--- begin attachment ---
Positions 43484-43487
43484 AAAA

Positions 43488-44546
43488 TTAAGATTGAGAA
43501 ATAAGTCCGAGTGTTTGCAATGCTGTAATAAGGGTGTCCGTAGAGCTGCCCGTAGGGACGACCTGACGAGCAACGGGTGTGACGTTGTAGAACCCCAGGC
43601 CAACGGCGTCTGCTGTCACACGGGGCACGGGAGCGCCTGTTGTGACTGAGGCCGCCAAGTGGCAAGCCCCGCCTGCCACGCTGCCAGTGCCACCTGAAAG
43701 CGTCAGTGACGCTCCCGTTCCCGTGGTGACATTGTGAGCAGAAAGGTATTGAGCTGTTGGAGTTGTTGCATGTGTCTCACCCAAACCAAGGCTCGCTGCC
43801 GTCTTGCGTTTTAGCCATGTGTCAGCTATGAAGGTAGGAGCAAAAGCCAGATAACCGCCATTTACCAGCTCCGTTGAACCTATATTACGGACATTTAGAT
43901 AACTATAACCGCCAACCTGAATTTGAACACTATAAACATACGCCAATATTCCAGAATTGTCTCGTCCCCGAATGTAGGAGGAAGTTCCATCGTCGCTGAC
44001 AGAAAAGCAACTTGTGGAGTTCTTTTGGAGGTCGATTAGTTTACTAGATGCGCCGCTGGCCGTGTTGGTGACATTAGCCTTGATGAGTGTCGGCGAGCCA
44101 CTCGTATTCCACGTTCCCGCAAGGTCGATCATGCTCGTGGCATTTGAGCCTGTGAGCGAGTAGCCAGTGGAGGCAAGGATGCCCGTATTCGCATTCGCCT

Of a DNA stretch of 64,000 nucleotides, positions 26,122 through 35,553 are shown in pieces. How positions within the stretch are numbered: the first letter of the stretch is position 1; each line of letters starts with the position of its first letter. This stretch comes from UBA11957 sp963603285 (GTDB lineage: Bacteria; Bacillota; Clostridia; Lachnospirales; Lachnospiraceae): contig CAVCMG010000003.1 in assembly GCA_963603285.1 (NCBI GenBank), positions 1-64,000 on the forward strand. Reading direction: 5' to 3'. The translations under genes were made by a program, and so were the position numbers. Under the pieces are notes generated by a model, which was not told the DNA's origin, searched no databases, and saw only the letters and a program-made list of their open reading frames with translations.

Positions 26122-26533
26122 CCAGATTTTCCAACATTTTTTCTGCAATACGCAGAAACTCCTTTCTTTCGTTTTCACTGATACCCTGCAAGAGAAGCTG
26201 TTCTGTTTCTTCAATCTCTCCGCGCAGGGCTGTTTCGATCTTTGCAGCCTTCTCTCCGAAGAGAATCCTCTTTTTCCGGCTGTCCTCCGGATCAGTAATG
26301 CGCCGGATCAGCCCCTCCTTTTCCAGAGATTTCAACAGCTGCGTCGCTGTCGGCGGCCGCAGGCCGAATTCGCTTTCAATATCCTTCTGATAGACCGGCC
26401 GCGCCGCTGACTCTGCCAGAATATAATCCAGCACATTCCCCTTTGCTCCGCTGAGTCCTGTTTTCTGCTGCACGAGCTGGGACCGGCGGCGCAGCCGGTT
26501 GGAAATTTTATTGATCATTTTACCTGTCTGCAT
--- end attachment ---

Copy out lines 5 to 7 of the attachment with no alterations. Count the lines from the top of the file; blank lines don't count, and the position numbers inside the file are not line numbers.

43501 ATAAGTCCGAGTGTTTGCAATGCTGTAATAAGGGTGTCCGTAGAGCTGCCCGTAGGGACGACCTGACGAGCAACGGGTGTGACGTTGTAGAACCCCAGGC
43601 CAACGGCGTCTGCTGTCACACGGGGCACGGGAGCGCCTGTTGTGACTGAGGCCGCCAAGTGGCAAGCCCCGCCTGCCACGCTGCCAGTGCCACCTGAAAG
43701 CGTCAGTGACGCTCCCGTTCCCGTGGTGACATTGTGAGCAGAAAGGTATTGAGCTGTTGGAGTTGTTGCATGTGTCTCACCCAAACCAAGGCTCGCTGCC